The financial education of Eric Cantor

After listening to Eric Cantor talk one too many times about how rich people and small business create jobs as a result of keeping their taxes low, I feel it is my duty as an American citizen to give him a short lesson on how poor and rich people spend money differently. It’s not very complicated or that long of a lesson, so he can even read this blog post on his iPad while the president is talking during the meeting tomorrow. Really, nobody will notice.

How a poor person spends money
For purposes of this post, let’s say a poor person is someone making $10.00/hour at a full time job, even though there are many more people making far less at minimum wage ($7.25/hr just to refresh your memory. It was an issue the last election.) Besides, the math is easier at $10.00/hour.

Working a full day will gross this person $80.00 each day or about $67.00 net after payroll taxes (that is the Medicare and Social Security contribution in addition to income tax, which they are likely to get back as a refund at the end of the year, so we won’t count that.) At the end of the week, that is $400.00 gross, $335.00 net.

That is the income part. Now, let’s look at how they think about their paycheck.

Rent is usually seen as “Can I cover this month’s rent with one paycheck?” If the answer is yes, that is good. Most often, though, it is a week and a half, maybe two. But poor people never do a percentage of income calculation. They don’t see that housing is costing them 25-50% of their net pay. They just look at weekly paychecks.

Let’s take a look at one more example; buying lunch. If a poor person goes to McDonald’s during lunch and it cost $8.00 it never occurs to him that he just spent 12% of his net pay and has worked a whole hour to pay for a lunch that took ten minutes to consume. Poor people just simply do not do this math; it is too scary. It would paralyze them and make them unsuitable for the cheap labor capitalism needs to maintain productivity.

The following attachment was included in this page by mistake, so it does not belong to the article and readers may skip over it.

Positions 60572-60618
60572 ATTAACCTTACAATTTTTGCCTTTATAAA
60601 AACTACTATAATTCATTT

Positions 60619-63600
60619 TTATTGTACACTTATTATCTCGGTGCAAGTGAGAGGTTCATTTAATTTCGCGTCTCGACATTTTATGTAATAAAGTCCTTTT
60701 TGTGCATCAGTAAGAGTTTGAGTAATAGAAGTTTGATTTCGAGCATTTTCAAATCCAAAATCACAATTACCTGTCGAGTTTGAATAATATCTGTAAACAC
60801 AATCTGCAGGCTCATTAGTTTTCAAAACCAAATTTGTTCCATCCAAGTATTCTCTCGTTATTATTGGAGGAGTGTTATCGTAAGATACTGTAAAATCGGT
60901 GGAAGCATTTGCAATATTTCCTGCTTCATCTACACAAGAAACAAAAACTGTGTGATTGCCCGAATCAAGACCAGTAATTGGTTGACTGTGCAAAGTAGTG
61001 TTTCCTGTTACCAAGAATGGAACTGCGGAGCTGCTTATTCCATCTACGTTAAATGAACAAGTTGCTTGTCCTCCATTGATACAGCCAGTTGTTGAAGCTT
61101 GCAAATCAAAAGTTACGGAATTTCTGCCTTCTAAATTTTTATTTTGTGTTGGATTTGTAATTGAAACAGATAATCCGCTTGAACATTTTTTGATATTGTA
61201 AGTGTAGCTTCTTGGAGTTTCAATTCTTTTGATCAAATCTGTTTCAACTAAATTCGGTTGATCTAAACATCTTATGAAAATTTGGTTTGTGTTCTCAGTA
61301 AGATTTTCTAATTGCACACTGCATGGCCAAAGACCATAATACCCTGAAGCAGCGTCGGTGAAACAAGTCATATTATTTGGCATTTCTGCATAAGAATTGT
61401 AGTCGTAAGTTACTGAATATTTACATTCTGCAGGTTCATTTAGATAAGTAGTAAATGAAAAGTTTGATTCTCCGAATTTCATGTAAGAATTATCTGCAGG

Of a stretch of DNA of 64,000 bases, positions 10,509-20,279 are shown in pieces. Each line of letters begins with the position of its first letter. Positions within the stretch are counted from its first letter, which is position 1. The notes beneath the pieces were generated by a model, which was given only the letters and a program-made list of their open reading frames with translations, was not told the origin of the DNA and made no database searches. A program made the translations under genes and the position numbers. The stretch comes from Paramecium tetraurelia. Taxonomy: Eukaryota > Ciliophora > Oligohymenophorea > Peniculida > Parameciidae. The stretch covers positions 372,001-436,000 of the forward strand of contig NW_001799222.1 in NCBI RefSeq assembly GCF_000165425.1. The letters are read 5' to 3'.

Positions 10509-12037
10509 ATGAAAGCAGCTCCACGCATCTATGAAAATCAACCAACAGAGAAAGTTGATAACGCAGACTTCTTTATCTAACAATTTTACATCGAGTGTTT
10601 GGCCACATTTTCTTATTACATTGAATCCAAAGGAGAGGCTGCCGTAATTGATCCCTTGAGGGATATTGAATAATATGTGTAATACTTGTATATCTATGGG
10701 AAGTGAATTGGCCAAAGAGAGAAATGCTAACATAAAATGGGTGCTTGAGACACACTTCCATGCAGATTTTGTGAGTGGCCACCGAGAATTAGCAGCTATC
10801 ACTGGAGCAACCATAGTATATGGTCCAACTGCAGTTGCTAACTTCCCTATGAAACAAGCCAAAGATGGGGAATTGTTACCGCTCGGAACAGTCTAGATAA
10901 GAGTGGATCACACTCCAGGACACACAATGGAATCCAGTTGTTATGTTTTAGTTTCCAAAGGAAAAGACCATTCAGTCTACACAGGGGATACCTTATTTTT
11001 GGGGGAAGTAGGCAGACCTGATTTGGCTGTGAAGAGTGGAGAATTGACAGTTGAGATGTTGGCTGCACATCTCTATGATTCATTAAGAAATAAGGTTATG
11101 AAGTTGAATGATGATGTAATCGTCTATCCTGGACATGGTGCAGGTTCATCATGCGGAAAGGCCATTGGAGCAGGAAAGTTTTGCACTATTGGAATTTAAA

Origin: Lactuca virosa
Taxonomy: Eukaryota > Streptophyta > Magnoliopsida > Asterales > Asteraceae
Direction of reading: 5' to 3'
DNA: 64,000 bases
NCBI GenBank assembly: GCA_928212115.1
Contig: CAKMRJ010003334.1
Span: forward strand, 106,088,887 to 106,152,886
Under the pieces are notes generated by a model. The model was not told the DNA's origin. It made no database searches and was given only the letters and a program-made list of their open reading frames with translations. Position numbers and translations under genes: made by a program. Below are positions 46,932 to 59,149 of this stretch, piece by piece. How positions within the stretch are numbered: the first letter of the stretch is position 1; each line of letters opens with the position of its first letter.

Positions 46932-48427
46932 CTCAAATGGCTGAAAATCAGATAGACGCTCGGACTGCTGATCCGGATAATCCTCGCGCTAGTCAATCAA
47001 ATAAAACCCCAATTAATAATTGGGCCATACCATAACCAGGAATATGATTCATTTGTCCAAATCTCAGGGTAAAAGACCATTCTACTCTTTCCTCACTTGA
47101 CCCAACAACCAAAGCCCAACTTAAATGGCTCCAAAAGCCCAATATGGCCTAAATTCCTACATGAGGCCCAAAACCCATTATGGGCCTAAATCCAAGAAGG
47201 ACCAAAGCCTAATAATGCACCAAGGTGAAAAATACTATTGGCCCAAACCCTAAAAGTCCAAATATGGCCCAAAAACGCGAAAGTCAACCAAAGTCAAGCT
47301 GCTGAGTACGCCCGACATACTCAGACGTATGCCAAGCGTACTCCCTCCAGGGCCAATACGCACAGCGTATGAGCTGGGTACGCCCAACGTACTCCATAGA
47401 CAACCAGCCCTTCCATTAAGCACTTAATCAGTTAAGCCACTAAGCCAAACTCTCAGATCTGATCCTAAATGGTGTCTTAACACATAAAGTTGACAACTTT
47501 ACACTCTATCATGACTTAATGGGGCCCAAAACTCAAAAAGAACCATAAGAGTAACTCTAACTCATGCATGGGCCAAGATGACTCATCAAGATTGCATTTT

If you gave a poor person a $1,000 check, he would go spend it on something like a television or toys for his kids or some material thing that some company made and hopes to sell. Most likely he would treat his family to a steak dinner at the Roadhouse and maybe buy a tshirt at the next soccer tournament his kid plays in. I’m not perpetuating a stereotype here, just making an observation about how most poor people would spend a “windfall.” You can do the math about how many televisions you need to sell for companies to make more, and hire more sales people to help people buying sets, etc, etc. to get to a real stimulus number. In short, poor people circulate money which gets the economy going.

How rich people spend money
I’m going to skip the income part of rich people and say that they make way more than $80.00/day gross, $67.00 net. Let’s say that is their per minute rate. The difference lies in their awareness of how much things cost as a percentage of their income and how much return they can make on a dollar invested. They are aware of their housing costs, their health care costs and the rate they paid in taxes last year. They are also aware of the rate of return on their portfolios and whether it makes sense to spend or invest money received as a windfall.

If you give a rich person $1,000, they won’t need it for anything. Instead of buying something or creating a job, they will simply turn it over to their portfolio that invests in companies that are rewarded for keeping head counts and the wages for those they need low. The money is not circulated into the economy; it is just parked in a stock market where gains and losses are recorded in some computer. The money is doing the exact opposite of what the economy needs. Sure, it contributes to creating wealth, but all wealth really is is money someone didn’t spend.

$1,000 to a rich person or a company is nothing. A tax break is seen as that $1,000; not enough to actually do anything like create a job but large enough to not just throw away. It goes into the bank or the portfolio. For a company to create a job, it needs to either see a lot of demand for its goods and services or it needs to have very, very large incentives. In all instances, it will take the former.

Mr. Cantor, your theory of business people creating jobs by cutting their taxes just doesn’t mesh with the way they think. I know this because I is one of them. I was also once a poor wage earner so I know how they think. The rich are hoping you keep saying your line because they are accumulating wealth a little bit each year and the poor don’t really understand finances all that much to know that your line is crap.

But you know the difference. And to continue perpetrating your perverse logic under the banner of fiscal responsibility is anything but.